Poor planning, congested fixture list and unsettled playing unit put paid to Kâ€™Ogaloâ€™s continental campaign
That Gor Mahia failed in their bid to make it to the quarter-finals of Caf Confederations Cup is hardly surprising.
Poor planning, lack of money, a congested fixture and departure of key players are some of the reasons that knocked out the team from what would have been a first for a Kenyan club as they sought to progress further in the tournament.
Gor Mahia always looked unprepared from the time they were grouped to play against Tunisian giants Esperance in the first round of the Caf Champions League.
On the eve of their first leg match at Machakos Stadium, the players almost spent the night on Mombasa heading to Machakos. Reason? They had been waiting for their salaries and allowances.
In the end, though the players put up a brave fight, they could not score against Esperance and were knocked out in the return match in Tunis two weeks later.
Having been edged out from the Champions League, the team still had an opportunity to play continental football as they were relegated to the Confederations Cup.
The Kenyan champions beat SuperSport United of South Africa 1-0 in the first leg, but almost failed to travel for the return match until Nairobi Governor Mike Sonko intervened and donated tickets and allowances.
Luckily, Gor Mahia made it to the group stages of the competition and with it became eligible to receive Sh27million from continental body Confederation of African Football (Caf) and everyone thought the club’s money problems were over.
Having made it to the group stages of the Confederation’s Cup, one would have thought that the Kenyan champions would fully focus on doing well in this tournament what with prize money of more than Sh100million at stake for the winner.
But the club’s decision to take part in the regional club tournament meant that they had a lot of outstanding fixtures locally. The tension in the playing unit was already palpable by the time they travelled to Tanzania for the regional club competition where they were eliminated in the semi-finals amid complaints from players of non-payment of allowances.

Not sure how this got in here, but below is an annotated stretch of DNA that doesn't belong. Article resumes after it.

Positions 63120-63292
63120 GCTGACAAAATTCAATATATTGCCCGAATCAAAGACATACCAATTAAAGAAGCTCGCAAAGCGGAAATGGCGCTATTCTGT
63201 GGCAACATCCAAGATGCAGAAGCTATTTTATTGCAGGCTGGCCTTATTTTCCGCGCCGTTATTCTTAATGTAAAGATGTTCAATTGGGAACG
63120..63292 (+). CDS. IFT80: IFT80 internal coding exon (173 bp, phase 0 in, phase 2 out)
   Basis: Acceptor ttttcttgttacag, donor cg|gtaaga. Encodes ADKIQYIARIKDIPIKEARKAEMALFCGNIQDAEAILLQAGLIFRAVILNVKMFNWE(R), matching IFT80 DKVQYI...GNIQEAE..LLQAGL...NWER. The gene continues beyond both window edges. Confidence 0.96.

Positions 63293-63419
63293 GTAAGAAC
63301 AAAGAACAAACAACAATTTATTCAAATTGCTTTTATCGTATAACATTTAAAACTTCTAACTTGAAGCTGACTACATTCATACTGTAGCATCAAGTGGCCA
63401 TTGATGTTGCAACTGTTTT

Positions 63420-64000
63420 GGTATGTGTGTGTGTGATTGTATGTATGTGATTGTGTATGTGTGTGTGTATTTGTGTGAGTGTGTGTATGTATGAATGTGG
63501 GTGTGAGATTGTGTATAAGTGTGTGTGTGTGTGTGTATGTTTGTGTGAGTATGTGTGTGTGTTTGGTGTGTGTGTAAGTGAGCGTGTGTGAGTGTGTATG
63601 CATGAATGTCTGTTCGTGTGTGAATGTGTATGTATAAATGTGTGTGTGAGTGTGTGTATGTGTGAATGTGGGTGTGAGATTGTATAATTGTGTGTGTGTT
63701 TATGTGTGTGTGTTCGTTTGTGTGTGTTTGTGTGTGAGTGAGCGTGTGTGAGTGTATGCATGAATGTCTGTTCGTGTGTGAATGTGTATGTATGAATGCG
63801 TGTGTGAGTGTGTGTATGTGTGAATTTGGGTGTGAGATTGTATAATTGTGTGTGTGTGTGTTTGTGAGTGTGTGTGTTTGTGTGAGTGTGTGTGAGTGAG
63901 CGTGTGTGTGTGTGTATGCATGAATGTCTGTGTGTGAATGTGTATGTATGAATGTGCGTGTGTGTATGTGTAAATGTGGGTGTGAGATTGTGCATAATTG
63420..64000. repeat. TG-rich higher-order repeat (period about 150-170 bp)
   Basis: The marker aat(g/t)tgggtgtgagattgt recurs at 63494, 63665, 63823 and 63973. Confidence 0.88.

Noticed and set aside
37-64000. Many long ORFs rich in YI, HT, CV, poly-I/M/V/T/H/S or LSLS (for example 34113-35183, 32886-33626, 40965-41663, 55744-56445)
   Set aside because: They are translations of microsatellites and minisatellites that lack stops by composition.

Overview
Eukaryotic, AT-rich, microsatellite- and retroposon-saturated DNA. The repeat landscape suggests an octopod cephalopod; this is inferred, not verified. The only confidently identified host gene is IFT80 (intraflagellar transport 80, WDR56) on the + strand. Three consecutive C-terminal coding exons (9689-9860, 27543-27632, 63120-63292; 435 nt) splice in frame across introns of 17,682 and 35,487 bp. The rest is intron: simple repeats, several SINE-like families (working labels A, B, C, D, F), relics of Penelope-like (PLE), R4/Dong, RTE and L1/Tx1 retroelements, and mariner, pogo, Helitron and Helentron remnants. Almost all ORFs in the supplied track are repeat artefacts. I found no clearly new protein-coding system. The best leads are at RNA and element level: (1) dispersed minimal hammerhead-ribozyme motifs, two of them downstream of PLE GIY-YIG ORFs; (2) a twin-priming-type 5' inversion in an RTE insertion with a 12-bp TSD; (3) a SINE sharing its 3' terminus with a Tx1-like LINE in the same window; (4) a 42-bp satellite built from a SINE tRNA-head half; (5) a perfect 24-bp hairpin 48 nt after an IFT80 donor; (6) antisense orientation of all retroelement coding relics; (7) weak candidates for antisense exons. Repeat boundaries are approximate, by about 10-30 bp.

The departure of Meddie Kagere, a key cog in the team’s continental campaign, made an already bad situation worse. Coming back home, Gor Mahia was faced with a congested fixture, which took a toll on the players and it was no surprise that they lost to Rayon Sports 2-1 making it difficult make it to the quarter-finals.
Playing their last match against USM Algier without key defender Godfrey Walusimbi, who left for greener pastures in South Africa and the fact that the team spent a night in a Moroccan airport summed up Gor’s disorganisation.
Gor Mahia’s financial woes makes a mockery of Caf’s licensing process. However, Football Kenya Federation (FKF) president Nick Mwendwa said the issuance of a license is done after a club proves that they have a sponsor and several sources of revenue.
“We don’t go into a club’s account to find out if they have money before we give them a license,” Mwendwa says.
“As long as they have a sponsor who has a proven track record of remitting funds and they can prove other sources of funding, we issue them with the license,” he said.
Mwendwa said he believes Gor Mahia did their best by reaching where they did and hopes vital lessons have been drawn to do better in future.
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